Families are supposed to be a sanctuary of love and nurturing, not nasty fight centers of conflict avoidance and deep hurt.


How about extending the hand of forgiveness and forging a new reconciled chapter in your family? How about dying without any regrets?

3. Hard times could happen again. You recall the Depression as a young person who struggled. You are proud of the wealth you have built. You might sense that others see you as greedy, but you don’t care anymore.

Your heart is so hardened that not even your wife’s pleading for family connection and harmony can get you to budge. Your word rules the day.

You think interest and debt is evil, but do you realize that transfer of assets to your son, daughter and grandchildren could be a big boost to debt-servicing capacity of the next generation?

Your young grandchild can get young farmer rebates and loans that he or she can manage. They weren’t born in the early ’80s to remember high interest rates, but they are financially astute and smart managers. Please trust them!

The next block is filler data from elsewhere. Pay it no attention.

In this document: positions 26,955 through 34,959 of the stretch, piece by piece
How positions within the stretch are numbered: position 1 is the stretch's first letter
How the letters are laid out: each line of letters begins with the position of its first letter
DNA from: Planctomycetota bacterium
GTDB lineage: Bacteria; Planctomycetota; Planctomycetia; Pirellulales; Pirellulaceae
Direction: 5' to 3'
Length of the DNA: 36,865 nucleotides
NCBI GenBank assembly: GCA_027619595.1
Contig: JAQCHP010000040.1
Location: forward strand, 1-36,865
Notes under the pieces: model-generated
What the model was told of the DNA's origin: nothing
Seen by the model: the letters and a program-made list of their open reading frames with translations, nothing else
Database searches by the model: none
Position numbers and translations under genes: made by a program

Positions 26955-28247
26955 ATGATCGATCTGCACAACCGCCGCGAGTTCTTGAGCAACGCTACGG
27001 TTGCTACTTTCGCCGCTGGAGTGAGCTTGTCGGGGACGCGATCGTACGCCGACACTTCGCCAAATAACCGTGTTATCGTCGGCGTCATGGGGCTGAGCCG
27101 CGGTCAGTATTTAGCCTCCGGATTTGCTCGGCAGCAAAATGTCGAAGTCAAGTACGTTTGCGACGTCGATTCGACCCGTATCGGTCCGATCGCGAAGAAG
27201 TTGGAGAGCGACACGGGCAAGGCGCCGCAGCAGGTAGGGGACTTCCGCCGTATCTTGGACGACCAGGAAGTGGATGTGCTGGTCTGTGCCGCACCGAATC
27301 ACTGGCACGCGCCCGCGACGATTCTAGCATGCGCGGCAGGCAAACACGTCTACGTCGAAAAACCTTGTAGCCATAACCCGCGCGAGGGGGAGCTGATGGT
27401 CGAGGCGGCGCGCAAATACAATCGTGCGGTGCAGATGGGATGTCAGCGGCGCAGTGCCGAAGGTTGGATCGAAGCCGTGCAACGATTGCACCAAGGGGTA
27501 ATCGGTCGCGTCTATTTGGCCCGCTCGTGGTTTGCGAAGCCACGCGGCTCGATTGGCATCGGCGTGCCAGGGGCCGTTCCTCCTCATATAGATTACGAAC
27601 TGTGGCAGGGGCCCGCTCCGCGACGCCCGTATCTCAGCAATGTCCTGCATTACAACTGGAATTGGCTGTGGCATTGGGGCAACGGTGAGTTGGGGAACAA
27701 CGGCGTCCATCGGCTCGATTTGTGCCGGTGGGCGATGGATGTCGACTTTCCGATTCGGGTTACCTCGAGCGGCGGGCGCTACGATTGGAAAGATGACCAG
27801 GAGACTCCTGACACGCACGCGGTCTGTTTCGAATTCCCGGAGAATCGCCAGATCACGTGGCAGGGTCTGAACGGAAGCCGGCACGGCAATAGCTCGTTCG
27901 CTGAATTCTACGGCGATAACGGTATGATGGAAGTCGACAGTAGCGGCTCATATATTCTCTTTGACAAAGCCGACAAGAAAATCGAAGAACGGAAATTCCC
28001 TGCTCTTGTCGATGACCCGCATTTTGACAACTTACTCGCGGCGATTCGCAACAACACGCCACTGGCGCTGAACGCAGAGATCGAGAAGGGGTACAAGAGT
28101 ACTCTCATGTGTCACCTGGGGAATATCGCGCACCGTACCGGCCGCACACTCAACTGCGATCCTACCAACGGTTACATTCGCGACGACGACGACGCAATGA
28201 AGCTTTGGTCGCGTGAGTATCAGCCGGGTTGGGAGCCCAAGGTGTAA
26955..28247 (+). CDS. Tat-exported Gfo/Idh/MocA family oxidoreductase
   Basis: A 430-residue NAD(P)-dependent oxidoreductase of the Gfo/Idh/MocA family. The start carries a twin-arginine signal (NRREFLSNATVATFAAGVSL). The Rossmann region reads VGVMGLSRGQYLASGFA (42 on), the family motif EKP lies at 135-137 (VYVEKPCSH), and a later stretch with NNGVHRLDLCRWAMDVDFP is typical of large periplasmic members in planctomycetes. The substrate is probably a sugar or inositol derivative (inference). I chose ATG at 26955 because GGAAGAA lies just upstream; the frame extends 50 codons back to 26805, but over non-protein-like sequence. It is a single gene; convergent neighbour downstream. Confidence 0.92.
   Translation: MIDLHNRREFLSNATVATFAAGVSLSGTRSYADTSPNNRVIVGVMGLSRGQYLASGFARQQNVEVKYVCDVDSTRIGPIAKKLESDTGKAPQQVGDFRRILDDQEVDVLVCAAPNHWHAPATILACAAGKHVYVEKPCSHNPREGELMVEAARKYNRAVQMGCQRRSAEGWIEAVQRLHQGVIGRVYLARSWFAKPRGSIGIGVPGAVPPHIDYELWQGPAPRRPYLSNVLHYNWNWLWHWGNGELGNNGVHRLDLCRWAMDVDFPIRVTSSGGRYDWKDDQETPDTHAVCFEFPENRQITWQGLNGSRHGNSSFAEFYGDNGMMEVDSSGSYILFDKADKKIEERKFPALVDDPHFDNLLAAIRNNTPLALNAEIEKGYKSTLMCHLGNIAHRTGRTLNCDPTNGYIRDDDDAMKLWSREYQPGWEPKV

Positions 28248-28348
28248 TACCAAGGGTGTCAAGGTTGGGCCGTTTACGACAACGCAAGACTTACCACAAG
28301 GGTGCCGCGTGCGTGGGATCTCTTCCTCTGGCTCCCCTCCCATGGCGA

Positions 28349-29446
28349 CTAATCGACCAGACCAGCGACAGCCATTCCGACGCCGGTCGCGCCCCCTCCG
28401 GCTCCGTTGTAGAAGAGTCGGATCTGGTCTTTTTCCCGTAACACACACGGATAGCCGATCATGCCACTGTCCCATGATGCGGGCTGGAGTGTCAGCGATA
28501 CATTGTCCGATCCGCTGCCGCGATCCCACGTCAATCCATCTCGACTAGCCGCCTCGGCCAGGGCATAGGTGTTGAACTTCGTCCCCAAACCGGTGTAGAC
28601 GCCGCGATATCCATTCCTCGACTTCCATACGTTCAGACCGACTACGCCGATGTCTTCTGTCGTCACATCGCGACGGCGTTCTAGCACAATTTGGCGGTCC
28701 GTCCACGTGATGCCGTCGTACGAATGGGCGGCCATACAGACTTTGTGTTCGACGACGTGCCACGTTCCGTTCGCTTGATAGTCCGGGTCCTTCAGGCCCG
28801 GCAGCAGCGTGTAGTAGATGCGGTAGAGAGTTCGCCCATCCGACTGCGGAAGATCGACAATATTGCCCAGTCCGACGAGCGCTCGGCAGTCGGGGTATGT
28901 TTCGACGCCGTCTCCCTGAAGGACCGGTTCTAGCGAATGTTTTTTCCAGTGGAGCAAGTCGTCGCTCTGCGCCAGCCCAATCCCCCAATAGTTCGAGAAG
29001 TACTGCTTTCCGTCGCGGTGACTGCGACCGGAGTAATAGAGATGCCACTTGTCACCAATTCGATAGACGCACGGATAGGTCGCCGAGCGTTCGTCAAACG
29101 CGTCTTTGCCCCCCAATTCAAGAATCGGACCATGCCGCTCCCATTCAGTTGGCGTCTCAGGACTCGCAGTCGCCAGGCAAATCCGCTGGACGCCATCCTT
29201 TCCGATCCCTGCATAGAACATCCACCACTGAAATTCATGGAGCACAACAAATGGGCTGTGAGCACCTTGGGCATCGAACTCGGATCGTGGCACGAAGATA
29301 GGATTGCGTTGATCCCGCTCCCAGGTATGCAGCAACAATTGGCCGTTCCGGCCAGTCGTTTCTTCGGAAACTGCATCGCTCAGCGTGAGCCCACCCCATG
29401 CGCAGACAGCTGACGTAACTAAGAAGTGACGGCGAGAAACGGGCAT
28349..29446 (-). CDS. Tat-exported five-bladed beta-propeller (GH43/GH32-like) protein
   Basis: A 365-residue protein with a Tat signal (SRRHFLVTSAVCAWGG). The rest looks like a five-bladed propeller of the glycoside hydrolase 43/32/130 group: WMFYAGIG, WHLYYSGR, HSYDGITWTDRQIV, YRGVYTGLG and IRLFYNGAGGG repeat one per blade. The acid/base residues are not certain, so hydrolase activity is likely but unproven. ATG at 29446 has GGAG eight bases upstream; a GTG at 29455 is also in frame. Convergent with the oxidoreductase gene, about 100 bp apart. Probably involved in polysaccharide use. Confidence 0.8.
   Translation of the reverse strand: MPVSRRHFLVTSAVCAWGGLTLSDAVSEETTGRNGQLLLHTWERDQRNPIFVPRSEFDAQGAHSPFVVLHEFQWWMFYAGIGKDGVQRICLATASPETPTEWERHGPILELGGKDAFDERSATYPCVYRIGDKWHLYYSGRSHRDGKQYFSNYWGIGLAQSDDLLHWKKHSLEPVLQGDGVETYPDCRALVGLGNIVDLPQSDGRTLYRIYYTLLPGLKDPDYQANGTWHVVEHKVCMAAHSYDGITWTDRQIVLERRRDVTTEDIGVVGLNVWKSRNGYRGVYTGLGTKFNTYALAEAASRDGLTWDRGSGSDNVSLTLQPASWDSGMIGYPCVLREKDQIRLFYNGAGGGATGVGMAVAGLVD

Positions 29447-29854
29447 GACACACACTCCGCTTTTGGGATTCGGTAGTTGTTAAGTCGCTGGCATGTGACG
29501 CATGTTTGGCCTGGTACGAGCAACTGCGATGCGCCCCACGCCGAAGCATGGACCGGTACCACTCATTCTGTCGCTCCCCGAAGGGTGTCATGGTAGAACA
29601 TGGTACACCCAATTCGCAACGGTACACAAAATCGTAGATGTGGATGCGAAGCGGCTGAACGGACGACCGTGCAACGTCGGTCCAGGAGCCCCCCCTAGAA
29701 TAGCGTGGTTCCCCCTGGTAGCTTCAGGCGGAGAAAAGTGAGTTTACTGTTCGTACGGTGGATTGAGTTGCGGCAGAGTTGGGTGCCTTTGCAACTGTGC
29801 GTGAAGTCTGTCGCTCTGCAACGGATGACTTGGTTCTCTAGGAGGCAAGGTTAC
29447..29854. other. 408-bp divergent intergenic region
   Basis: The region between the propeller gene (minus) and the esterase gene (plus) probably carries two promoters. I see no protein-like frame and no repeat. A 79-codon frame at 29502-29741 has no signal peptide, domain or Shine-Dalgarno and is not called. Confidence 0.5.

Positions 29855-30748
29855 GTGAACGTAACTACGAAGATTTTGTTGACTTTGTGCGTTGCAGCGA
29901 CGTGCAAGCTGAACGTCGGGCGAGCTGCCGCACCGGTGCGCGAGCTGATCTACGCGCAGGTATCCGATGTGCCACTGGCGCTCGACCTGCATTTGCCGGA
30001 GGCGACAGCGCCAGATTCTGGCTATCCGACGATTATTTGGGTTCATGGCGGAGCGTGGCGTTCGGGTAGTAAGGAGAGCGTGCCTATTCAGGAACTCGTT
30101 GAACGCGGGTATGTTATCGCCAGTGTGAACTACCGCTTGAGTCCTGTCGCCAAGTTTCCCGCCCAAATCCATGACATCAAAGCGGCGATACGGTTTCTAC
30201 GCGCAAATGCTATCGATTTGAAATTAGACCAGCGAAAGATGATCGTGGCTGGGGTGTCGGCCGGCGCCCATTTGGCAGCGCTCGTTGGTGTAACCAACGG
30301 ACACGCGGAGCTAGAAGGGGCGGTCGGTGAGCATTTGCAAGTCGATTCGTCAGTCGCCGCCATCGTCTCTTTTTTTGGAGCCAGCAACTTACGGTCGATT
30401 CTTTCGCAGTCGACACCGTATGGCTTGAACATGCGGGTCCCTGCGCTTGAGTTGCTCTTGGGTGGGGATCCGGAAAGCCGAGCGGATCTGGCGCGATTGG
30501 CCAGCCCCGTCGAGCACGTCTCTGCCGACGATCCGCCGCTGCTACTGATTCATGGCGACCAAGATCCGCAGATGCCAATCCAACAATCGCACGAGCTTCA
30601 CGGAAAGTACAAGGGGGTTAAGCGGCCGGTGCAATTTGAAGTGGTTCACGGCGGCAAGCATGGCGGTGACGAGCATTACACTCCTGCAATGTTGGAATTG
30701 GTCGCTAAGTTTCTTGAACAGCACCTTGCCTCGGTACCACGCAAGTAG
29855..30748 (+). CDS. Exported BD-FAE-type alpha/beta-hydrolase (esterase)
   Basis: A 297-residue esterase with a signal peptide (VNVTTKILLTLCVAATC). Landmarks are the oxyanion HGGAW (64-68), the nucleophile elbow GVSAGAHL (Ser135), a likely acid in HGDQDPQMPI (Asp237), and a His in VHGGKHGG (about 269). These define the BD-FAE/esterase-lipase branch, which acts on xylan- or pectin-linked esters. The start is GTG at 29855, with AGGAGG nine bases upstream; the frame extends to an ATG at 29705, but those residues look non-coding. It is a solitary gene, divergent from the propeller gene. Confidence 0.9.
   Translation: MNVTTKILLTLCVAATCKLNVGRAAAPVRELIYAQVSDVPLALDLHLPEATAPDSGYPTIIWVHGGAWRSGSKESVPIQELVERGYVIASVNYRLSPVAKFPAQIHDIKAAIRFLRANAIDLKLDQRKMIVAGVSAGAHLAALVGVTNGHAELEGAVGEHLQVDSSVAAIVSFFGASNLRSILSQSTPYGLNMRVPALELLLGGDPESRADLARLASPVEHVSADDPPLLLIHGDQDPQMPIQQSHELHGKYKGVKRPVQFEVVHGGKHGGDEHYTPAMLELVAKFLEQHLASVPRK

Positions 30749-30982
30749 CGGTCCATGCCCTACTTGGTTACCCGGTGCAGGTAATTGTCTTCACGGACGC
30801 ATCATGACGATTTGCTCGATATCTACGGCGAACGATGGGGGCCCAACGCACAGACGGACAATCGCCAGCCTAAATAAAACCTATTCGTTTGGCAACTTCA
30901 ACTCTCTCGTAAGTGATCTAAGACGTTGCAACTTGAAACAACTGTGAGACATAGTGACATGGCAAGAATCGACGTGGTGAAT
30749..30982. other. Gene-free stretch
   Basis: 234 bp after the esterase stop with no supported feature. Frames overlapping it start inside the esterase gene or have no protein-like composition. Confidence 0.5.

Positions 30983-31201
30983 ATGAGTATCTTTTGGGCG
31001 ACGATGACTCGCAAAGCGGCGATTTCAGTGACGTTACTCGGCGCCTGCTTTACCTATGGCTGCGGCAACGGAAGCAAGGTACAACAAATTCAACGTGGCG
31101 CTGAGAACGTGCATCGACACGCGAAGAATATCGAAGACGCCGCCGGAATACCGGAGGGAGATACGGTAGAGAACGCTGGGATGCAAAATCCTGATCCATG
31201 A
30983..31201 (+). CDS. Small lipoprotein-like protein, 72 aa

4. Communication is hard to restart once broken. You are desperate to have some form of communication, but unfortunately the chaotic conversations of TV sitcoms replace the voices of your family members.

We honour the fact that you have worked hard, struggled and overcome many of the stresses of agriculture. We don’t see workaholism and family dictatorship as a badge of honour.

The younger generation is much more collaborative in their approach. If you do not wish to help them get started in building equity with transfer of your assets, they will seek non-family joint venture partners.

5. Character and legacy. What do you want written on your headstone? How would you like to be remembered? Are there special possessions like a gun collection, tools or cars that you might like to share stories about with your beneficiaries? There is a song that says, “When it is all said and done, things will just not matter.”

Pinball Clemons spoke to the Canadian Young Farmers Forum 2012 AGM and he said farmers are superheroes. He also noted that strong healthy families are the foundation of everything else going right in the world.